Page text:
In order to fulfill my internship requirement for my school’s undergraduate Museum Studies program, I spent the summer interning at the archives of the Burchfield Penney Art Center. My choice was influenced by not only the museum’s proximity to home but also by my fond memories of visiting the Burchfield during my adolescence. Although I didn’t fully realize I wanted to work in museums until my second year of college, I’d like to believe the Burchfield unconsciously steered me onto my current career path.
Thankfully, barriers to interning at the Burchfield were almost nonexistent. I was interviewed by archivist Heather Gring, but it felt more like a comfortable conversation than an interview. We discussed my school experiences, the Burchfield itself and the types of projects I would be interested in working on. I knew this was definitely an opportunity not to be missed.
Overall, I’m very glad my first experience interning at a museum was at the Burchfield. I had previously volunteered at the Buffalo Science Museum during high school, but the experience lacked meaningful museum work because I was young and had yet to understand the kind of work I’d like to do. This experience, however, was quite the opposite. My supervisor, Heather, was excellent. She did not hesitate to involve her interns with major projects and always made sure we were invested in what we were working on. Heather provided effective guidance yet allowed me to maintain a sense of independence. I enjoyed interacting with other staff as well, including other interns and Jennifer Cook, who is currently researching the Artpark archives.
My most major project I completed while interning at the Burchfield was processing the Sharon Mendola Archival Collection. This archival collection, donated to the Burchfield in 2016, contains documents and personal papers for understanding the life and career of Western New York artist and Buffalo State professor Sharon Mendola. I had previously processed archives as part of a college course, but this project was on a much greater scale. Collaborating with two other interns, I went through Mendola’s papers, artwork, and photographic material and rehoused them into acid-free folders. These folders were labeled and categorized into archival series, which are groups of similar records that are created due to said records serving a certain function or relating to a particular subject or activity. Since Mendola had a career in both art and teaching, for example, it was necessary to create separate series for her artistic career and for her tenure at Buffalo State. It was an excellent decision on Heather’s part to have us interns collaborate on this project. Working together enabled us to communicate and talk through any difficulties while learning from each other. Investigating the documents was a fascinating experience as well. Although it could not be helped, sometimes I felt a little intrusive looking through this material window into Mendola’s life. I especially liked seeing her artwork evolve over the years, either from her sketchbooks or from her transition to computer art during the 1990’s.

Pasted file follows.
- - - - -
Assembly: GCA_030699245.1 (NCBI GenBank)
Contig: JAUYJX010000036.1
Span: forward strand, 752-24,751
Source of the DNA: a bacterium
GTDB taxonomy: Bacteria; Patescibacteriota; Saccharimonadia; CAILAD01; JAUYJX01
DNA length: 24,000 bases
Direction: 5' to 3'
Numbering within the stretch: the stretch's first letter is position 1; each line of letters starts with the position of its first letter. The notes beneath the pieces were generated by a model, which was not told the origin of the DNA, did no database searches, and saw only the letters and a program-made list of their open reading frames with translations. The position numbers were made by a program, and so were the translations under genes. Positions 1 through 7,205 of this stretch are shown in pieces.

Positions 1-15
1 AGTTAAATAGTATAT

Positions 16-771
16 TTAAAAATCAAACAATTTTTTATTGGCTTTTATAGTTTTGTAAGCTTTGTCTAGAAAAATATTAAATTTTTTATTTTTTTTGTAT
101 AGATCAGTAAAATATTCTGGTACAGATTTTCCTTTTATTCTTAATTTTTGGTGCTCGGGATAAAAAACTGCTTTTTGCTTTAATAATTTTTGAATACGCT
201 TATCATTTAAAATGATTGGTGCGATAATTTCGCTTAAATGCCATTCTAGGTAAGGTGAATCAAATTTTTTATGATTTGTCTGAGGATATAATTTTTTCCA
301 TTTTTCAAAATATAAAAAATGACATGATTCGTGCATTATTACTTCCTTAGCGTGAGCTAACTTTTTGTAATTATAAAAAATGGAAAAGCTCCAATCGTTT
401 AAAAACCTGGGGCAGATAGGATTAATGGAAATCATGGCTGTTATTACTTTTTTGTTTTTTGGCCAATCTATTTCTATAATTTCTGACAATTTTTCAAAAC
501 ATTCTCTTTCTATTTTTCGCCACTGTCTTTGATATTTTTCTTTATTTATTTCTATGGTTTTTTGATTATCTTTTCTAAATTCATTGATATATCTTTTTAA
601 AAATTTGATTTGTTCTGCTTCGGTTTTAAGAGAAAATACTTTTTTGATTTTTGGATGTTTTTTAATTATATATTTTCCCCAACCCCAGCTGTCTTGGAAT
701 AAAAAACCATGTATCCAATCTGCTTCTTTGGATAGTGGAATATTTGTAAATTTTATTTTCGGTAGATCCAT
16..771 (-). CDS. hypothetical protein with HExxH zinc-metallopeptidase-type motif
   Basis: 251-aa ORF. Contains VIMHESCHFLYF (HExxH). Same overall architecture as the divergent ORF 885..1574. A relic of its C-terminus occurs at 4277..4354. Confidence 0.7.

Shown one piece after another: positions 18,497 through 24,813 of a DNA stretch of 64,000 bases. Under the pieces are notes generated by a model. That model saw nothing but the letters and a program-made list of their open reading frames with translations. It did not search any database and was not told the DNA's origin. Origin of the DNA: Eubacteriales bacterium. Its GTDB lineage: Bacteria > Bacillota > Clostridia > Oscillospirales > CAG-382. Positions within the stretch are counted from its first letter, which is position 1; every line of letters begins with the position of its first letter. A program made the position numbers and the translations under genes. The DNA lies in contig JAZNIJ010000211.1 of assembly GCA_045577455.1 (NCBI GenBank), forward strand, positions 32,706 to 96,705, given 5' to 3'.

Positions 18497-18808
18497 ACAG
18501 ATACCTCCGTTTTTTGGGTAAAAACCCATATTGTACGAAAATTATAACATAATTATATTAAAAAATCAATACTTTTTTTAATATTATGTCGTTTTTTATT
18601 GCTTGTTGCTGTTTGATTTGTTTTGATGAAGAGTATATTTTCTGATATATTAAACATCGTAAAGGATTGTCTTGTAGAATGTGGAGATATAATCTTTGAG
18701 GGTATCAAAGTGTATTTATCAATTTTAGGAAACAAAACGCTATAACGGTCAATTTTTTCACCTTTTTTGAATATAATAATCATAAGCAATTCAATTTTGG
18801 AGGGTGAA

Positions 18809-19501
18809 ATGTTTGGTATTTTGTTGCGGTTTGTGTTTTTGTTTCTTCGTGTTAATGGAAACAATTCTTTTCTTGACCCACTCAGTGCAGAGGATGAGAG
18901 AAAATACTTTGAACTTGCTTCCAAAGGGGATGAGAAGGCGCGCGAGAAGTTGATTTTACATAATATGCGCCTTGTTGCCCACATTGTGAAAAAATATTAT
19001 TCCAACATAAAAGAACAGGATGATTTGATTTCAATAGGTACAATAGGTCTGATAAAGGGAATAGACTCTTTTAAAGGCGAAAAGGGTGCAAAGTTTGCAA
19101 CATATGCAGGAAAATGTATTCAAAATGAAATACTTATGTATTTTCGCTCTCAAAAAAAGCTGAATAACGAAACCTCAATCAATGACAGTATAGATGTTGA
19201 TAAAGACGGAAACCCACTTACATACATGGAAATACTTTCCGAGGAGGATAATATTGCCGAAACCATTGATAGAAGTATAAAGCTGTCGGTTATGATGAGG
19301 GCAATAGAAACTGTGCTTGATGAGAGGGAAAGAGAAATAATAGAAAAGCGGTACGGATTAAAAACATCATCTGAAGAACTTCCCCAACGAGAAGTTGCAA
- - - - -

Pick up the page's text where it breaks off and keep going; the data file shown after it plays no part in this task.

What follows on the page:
After completing our inventory of the Sharon Mendola Archival Collection, we compiled a finding aid, which is a document that provides information about a collection within the archives. Compiling this extensive document and putting our names on it left me with a sense of accomplishment. I hope this finding aid will effectively help facilitate research into this collection in the future.
One of my tasks I completed while developing the finding aid was writing a biography for Sharon Mendola. It was then decided that I should use my writing skills to continue writing biographies for the Burchfield. Therefore, I began writing biographies for all of the artists that completed an artist-in-residency at Artpark in Lewiston, New York. This project has not only helped me learn more about local history but also about art and its movements during the last century. It has been interesting to see how different artists have connected and how their careers have evolved since Artpark. My regret is not being able to get through many years of biographies. However, Artpark hosted over 100 artists during its first four years. The amount that completed a residency from 1974 to 1991 must be at least twice that amount.
Although I mainly worked in the archives or the collections study center, I still had the opportunity to work in the gallery. One of my most memorable experiences during my internship was installing artwork to be auctioned off at a gala in June 2017. Having never hung artwork before, I was a little nervous I would mess up and throw off the upcoming auction. However, it went well and was a valuable learning experience. I learned the precise measurements that went into putting artwork on the wall and how important proper
I’d consider my summer in the archives a summer well spent. My work felt meaningful and I learned several valuable skills I’ll use in the future. This internship also made me consider a career in art museums, a path I was previously unfamiliar with. I would like to thank Heather and the rest of the Burchfield staff for helping me make the most of my experience. Given the opportunity, I would definitely work at the Burchfield again.
Angelina Konovitz-Davern, August, 2017